4th) The judge picked the most accurate picture, and the winning artist got to draw a point on the board for his team.
    5th) If there are some teachable moments, I like to use these pictures for pop-up grammar. For example, one student only drew one mouse gambling. After that, we talked about the difference between ‘mouse’ and ‘mice’.

    While there’s a lot of positive things happening in this class, I feel like I need to talk about areas for improvement to make this complete.

    ~Pre-screen the clip: Ashley Hastings suggests using a movie you know inside and out. Honestly, I think watching the days clip two or three times before class will help me pace things much better, stop at the right moments, and make everything more comprehensible.
    ~Structures, structures, structures: We have a TPRS class outside of Movie Talk time, so I haven’t really tried to introduce story structures, but I’m feeling like this will really help improve learning outcomes with movie talk. I need to watch the week’s clip, and then pick out some solid, reoccurring structures to give the kids. Even if I am already doing this orally, I really need to throw some reoccurring structures on the board so that my kids feel more solid about using them
    ~ Staying in bounds: Along with writing structures on the board, I need to use structures and vocab more frequently. I’m doing alright with this, but I need to step it up. The “—or—” circling questions might be good places to re-introduce old words.
    ~More personalization: Giving the characters in the story students names will elevate the story a lot. Even with a great Movie Talk movie like Jumanji, a little personalization could add a lot.

    Big thanks to Ashley Hastings for introducing this technique and to all of those that are using it, writing about it, and sharing their comprehensible gold. If you haven’t read it yet, here’s a detailed description of Movie Talk I found linked to the Focal Skills website:

    Any comments, critiques, or suggestions would be much appreciated. Thanks!

    1. Ooops. Please pardon the typos above. I tried to edit after posting but didn’t see an edit function.

      That said, big thanks again to everyone sharing their ideas and experiences.

      1. Cool, Daniel. Sounds like you’re doing more MovieTalk as originally conceived by Hastings: longer clips (movies) and less targeted CI. Then you’re also mixing in some TPRS-style techniques (personalization, questioning). And MT was designed for ESL, your teaching situation, so this way may make more sense.

        In a FL class we have much less time and kids are getting much less exposure to the language, so we heavily target. Otherwise, we won’t get the concentration of reps we need. We use shorter clips with repetitive plots and target a few words/phrases. Then, we read the story.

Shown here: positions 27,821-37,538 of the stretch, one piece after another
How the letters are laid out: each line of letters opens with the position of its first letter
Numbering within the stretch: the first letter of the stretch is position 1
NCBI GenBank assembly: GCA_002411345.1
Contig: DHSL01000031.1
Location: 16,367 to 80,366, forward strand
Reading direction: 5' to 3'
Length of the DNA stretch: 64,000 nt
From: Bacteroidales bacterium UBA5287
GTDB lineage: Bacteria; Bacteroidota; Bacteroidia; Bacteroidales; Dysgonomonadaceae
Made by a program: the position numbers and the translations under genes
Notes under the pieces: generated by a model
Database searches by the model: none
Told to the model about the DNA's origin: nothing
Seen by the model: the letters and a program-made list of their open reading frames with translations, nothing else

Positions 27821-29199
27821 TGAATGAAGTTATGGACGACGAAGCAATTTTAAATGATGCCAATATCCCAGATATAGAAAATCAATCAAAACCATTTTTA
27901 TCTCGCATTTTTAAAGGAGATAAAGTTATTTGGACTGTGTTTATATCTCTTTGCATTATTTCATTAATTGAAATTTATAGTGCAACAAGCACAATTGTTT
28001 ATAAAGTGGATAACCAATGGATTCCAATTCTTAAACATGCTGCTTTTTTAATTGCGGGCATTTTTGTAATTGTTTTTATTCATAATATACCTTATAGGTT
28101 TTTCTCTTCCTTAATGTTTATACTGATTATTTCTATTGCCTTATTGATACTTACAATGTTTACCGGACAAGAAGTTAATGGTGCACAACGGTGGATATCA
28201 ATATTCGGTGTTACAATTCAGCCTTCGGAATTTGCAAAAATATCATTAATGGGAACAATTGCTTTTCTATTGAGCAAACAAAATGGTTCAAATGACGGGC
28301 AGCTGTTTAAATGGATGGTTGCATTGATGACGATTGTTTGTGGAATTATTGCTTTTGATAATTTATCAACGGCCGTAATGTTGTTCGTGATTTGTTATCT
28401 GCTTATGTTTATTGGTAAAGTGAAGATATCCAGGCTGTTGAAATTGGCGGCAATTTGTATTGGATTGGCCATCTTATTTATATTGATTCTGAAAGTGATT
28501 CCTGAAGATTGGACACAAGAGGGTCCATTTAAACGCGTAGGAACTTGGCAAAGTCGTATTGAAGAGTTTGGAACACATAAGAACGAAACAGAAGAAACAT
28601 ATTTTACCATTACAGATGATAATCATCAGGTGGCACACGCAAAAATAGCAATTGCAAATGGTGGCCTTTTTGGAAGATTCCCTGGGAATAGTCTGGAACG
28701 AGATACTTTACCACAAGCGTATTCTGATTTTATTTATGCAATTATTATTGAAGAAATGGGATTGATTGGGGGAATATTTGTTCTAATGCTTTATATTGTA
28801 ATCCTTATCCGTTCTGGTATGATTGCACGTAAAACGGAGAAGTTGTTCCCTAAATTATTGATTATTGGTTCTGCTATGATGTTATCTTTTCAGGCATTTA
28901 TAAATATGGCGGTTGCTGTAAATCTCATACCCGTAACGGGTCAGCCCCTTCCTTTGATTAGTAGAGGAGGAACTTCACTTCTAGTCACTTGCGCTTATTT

You may find the optimal balance between targeted and non-targeted to be different based on your situation.

        1. I think of there being two different approaches and think of them as MovieTalk — the full-length movie, Ashley Hastings creation, and Video and Discuss — short video clips with much more circling/questioning. I find that MovieTalk works for upper levels and that Video & Discuss works for all levels. MovieTalk: more simple, clear narration with a few comprehension check questions, best when using a longer movie and as Eric said, less targeted or non-targeted CI; Video and Discuss: lots of questions and student ideas added, more like story-asking with visuals provided, best for shorter clips since you’ll be doing a lot of discussion on very brief segments of it, and better for targeting CI.

Leave a Comment

Your email address will not be published. Required fields are marked *

  • Search

Get The Latest Updates

Subscribe to Our Mailing List

No spam, notifications only about new products, updates.

Related Posts

CI and the Research (cont.)

Admins don’t actually read the research. They don’t have time. If or when they do read it, they do not really grasp it. How could

Research Question

I got a question: “Hi Ben, I am preparing some documents that support CI teaching to show my administrators. I looked through the blog and

We Have the Research

A teacher contacted me awhile back. She had been attacked about using CI from a team leader. I told her to get some research from

The Research

We don’t need any more research. In academia that would be a frivolous comment, but as a classroom teacher in languages I support it. Yes,



Subscribe to be a patron and get additional posts by Ben, along with live-streams, and monthly patron meetings!

Also each month, you will get a special coupon code to save 20% on any product once a month.

  • 20% coupon to anything in the store once a month
  • Access to monthly meetings with Ben
  • Access to exclusive Patreon posts by Ben
  • Access to livestreams by Ben